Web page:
Double-walled horizontal hives with insulation help the bees regulate temperature during cold winters and hot summers. But in milder climes you can get by with simpler, single-wall design. These hives are much easier to build. In fact, a single sheet of plywood and some screws is almost all you need! Admittedly, plywood is not the most natural of materials, but it is better than many. And as long as my house is built of plywood, I have no remorse using it for the bees!
This hive accepts 24 extra-deep frames (17-5/8” long with a 19” top bar, and 18-1/2” deep) with 1-1/2” frame spacing. If you prefer to use 1-3/8” frame spacing, you’ll be able to fit 26 frames. This model provides for 2-1/2” free space under the frames — enough to install wire mesh and insert a shallow oil pan for pest control if you so desire. There’s a removable panel on the back wall to access this crawl space for cleaning. And all this bounty is made from a single 4’ by 8’ sheet of 23/32” sheathing plywood! Just take up your circular saw with a guide and make these cuts:
You’ll end up with the following pieces:
Now cut frame rests (3/8” by 7/16” rabbets) along the top inner edge of front and back walls. Cut the entrance on the front wall. The entrance is a 7/16” horizontal slit positioned 15-9/16” down from the top of the wall and stopping 3” shy of each side:
We are almost done with cutting. All that remains is to cut 3/8” by 1/4” rabbets along the outer bottom edge of the back wall and top inner edge of the removable back panel. I also remove a bit of material at 45 degrees along the outer top edge of the removable panel. This makes a nice weather-resistant joint:
Ready to assemble:
First clamp the four walls upside down, the front and back walls between the side walls. Pre-drill and assemble on 2-1/2” exterior self-drilling screws, four screws per corner. Install the removable back panel. Flip over, insert the bottom and assemble on screws. To assemble the top, first clamp the long strips on each side on the top, letting them protrude by 3/8” (this will form an “overhang”). Assemble on screws, then attach the shorter side strips, which also protrude by 3/8”.
The top is ready for up to 2-5/8” of insulation. I use either natural wool mixed with redcedar (Juniper) shavings, or the fluffy Ultratouch mats (which are 80% cotton). For roofing material, I use aluminum flashing.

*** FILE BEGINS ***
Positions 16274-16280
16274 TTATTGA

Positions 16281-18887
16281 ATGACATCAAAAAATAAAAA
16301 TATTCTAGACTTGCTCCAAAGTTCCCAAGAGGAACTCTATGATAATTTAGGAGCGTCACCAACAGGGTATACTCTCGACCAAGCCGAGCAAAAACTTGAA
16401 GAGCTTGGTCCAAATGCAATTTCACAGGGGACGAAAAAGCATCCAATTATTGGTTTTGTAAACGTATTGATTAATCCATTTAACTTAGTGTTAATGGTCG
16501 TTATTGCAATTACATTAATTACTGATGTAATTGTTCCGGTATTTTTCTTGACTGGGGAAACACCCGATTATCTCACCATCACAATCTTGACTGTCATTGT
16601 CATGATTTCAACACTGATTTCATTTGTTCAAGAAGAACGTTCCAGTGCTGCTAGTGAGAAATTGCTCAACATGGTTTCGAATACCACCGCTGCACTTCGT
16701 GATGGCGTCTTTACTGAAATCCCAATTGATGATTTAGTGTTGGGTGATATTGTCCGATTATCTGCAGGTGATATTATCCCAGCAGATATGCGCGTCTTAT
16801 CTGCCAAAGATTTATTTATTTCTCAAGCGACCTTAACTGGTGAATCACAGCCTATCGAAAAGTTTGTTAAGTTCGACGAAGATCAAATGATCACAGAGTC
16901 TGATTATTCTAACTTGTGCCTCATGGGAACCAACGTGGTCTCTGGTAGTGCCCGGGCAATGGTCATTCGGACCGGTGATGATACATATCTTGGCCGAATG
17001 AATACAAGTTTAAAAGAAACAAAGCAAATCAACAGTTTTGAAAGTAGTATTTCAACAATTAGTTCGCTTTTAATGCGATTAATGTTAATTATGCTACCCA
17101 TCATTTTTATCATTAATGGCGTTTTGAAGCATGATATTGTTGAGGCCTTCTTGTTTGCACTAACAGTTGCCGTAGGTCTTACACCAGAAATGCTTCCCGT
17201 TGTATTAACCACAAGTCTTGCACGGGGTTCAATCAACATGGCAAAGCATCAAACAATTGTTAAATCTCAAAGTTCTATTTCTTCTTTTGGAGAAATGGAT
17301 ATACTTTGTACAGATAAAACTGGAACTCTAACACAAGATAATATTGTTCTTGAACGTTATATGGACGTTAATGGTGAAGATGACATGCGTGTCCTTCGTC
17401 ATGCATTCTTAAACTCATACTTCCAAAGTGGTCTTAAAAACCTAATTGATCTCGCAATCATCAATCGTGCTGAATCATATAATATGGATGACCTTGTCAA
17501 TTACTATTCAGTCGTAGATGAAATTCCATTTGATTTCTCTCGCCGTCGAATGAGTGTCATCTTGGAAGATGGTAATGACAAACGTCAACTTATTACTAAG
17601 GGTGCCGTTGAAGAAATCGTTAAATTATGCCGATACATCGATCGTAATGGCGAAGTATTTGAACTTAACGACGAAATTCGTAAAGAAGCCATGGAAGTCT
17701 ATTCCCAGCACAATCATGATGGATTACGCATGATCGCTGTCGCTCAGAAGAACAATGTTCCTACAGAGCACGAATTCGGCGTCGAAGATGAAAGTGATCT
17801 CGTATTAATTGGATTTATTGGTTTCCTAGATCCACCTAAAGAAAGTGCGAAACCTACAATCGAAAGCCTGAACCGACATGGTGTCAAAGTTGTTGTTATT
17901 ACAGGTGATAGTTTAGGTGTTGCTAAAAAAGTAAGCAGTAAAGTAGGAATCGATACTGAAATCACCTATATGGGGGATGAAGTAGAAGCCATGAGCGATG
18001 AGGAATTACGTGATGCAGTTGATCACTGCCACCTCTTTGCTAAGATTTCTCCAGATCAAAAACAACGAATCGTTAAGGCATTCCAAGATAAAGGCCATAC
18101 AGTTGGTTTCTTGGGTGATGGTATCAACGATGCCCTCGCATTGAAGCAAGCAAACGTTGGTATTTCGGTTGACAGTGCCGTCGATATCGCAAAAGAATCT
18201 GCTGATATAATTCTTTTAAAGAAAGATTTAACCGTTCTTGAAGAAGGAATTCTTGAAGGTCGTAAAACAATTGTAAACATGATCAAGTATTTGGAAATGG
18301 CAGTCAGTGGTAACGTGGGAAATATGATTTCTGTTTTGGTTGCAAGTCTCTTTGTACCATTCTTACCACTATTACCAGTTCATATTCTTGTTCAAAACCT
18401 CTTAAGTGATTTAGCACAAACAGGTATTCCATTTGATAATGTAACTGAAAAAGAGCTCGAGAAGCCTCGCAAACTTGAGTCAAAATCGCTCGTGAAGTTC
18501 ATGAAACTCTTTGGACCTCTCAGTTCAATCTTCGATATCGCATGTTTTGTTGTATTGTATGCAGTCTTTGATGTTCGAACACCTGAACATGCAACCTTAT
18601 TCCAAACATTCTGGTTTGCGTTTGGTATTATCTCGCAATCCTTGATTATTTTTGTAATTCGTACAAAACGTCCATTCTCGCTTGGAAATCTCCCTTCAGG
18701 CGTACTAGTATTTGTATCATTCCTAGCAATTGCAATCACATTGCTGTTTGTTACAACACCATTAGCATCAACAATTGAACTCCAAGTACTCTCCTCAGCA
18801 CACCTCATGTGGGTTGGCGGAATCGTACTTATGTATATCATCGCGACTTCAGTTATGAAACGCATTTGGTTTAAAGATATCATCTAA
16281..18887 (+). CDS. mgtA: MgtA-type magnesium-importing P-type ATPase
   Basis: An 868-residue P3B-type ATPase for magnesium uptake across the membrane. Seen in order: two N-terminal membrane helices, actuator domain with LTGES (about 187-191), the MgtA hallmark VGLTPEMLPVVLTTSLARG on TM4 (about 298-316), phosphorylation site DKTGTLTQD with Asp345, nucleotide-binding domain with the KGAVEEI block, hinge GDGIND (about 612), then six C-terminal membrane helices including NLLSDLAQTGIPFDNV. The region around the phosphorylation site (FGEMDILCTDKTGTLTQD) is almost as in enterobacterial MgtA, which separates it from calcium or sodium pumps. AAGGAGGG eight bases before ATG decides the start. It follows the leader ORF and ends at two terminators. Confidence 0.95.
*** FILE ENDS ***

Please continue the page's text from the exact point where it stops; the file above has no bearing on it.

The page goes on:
Finally, let’s make it pretty.
Oh my goodness! I could live in one of these! :)
A couple final remarks. If you assemble the hive on screws without glue, you’ll be able to disassemble it for transportation if ever needed. If you are certain you won’t be moving the hive, you can use glue as well.
For simplicity this model uses the basic “butt” joints. If you enjoy woodworking, you can make the hive stronger and longer-lasting by making rabbeted joints.
If you live in a hot climate, preferably position the hive in partial shade to prevent overheating — or make a gable roof with overhangs to shade the walls. In very cold climates you could use rigid foam insulation (e.g., Styrofoam) outside the box — cut it to size and either install it permanently on screws and paint it over, or secure the panels temporarily for the winter using two ratchet straps. (The top can be made larger to accommodate the thickness of insulation.) If you have lots of birds or other wildlife, such unprotected Styrofoam insulation may not be practical. Once the hive is installed in its permanent location, a good ecological alternative in any climate is to apply earth plaster (a mixture of earth, clay, ashes, and manure) outside the box for additional insulation.
If you buy plywood from large home improvement stores, they often have panel saws and can cut plywood to your dimensions at no charge, making the project even easier.
I would appreciate your comments, suggestions, or questions. And if you make a hive using these plans, could you send me some pictures and share your experiences? Thank you, and happy beekeeping!
— Dr. Leo Sharashkin, Editor of “Keeping Bees With a Smile”
Please join our email list below for more free plans and important updates (no spam; only 2-3 emails per year, and you can unsubscribe at any time). We are working on bringing you the bees... and the smile!